Hans van der Laan
Dom Hans van der Laan (°Leiden, 29 December 1904 – †Mamelis, 19 August 1991) was a Dutch Benedictine monk and architect.
He was a leading figure in the Bossche School. His theories on numerical ratios in architecture, in particular regarding the plastic number, were very influential; He may be regarded as intellectually related to the second generation of “De Groep”;
Van der Laan was the ninth of the eleven recorded children of Leiden architect Leo van der Laan (1864–1942) by his marriage to Anna Stadhouder (1871–1941). His brothers Jan van der Laan and Nico van der Laan also became architects. HIs teenage years were marred by a diagnosis of tuberculosis4 when he was seventeen.
Hans studied architecture from 1923 to 1926 at the Technische Hogeschool of Delft, where M.J. Granpré Molière was the dominant figure. Granpré Molière regarded his Catholic faith as inseparably bound up with architecture, a concept with which Van der Laan could not agree. He did not complete his course and in 1927 moved to St. Paul’s Abbey, Oosterhout, to become a Benedictine monk. He was ordained into the priesthood in 1934. Later he lived in St. Benedictusberg Abbey at Mamelis near Vaals. As sacristan he developed a strong interest in the design of liturgical objects and church furnishings. His interest in architecture was also reawakened. He tried to find an answer to the question of which criteria the aesthetics of a building must meet, and developed a theory of numerical relationships in which the “plastic number”, a three-dimensional expression of the golden ratio, played a central part.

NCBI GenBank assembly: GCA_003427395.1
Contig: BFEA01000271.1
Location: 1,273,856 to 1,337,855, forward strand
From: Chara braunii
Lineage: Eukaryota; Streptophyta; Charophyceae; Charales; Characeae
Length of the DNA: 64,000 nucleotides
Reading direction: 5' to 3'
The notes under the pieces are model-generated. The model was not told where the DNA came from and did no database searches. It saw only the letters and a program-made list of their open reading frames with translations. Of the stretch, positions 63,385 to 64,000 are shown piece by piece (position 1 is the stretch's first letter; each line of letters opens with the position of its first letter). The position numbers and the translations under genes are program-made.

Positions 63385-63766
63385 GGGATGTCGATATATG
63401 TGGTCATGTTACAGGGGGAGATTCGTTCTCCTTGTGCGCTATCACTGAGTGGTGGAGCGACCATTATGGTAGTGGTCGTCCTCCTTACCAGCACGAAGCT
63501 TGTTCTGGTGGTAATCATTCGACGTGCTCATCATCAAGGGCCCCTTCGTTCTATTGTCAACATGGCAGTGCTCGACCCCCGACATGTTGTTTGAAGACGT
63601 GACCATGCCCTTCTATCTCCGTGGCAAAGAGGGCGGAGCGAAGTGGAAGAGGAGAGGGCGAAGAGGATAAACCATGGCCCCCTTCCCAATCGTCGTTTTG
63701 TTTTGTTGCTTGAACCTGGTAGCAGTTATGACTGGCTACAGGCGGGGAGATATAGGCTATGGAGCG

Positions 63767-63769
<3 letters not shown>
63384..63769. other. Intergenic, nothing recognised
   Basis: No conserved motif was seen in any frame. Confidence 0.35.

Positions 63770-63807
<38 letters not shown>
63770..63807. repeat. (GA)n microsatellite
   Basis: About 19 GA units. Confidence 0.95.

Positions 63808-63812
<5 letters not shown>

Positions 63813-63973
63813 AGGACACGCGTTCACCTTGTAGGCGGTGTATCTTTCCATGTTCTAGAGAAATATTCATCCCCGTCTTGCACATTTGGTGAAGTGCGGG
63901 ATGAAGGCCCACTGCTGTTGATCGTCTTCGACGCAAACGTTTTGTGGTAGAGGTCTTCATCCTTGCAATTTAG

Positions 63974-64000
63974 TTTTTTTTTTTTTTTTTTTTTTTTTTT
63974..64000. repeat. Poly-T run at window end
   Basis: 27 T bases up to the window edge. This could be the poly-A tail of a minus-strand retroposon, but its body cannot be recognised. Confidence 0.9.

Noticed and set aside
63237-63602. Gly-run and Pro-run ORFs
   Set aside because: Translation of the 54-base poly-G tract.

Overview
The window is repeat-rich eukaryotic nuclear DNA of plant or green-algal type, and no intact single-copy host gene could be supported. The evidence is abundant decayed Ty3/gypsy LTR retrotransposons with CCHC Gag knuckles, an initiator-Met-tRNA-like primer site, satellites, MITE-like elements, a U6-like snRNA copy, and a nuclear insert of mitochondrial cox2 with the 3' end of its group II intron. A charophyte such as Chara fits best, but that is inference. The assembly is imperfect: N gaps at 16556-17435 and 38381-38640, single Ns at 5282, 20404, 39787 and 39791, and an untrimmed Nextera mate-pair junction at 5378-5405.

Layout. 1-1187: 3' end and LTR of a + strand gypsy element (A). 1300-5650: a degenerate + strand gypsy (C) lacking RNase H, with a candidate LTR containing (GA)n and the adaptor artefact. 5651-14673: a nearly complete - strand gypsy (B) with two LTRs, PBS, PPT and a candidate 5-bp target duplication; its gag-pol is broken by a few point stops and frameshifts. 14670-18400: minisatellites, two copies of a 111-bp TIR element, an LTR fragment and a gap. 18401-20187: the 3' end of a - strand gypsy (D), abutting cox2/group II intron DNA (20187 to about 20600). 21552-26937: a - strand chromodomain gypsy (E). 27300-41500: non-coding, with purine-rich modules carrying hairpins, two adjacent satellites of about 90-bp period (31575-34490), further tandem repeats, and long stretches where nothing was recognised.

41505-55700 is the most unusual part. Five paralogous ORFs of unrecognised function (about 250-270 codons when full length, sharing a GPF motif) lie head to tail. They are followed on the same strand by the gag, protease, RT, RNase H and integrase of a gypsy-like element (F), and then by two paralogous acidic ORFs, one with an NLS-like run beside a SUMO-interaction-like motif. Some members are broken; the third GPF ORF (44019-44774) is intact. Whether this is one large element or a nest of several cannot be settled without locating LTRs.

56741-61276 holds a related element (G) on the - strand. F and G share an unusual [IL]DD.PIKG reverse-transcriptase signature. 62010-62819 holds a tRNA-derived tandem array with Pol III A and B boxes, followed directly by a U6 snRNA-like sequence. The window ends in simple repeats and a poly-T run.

After World War II Van der Laan, with his brother Nico, led a course in Church Architecture in the Kruithuis in ‘s-Hertogenbosch, using the early Christian basilica as an example, for training architects for the post-war reconstruction of Catholic churches and monasteries, and also of secular buildings. From these courses arose the Bossche School, a name given by opponents of the Van der Laan brothers and their followers. To illustrate his ideas about relationships he made use of two teaching aids developed by himself: the architectural abacus and the morphotheque, for two- and three-dimensional forms respectively.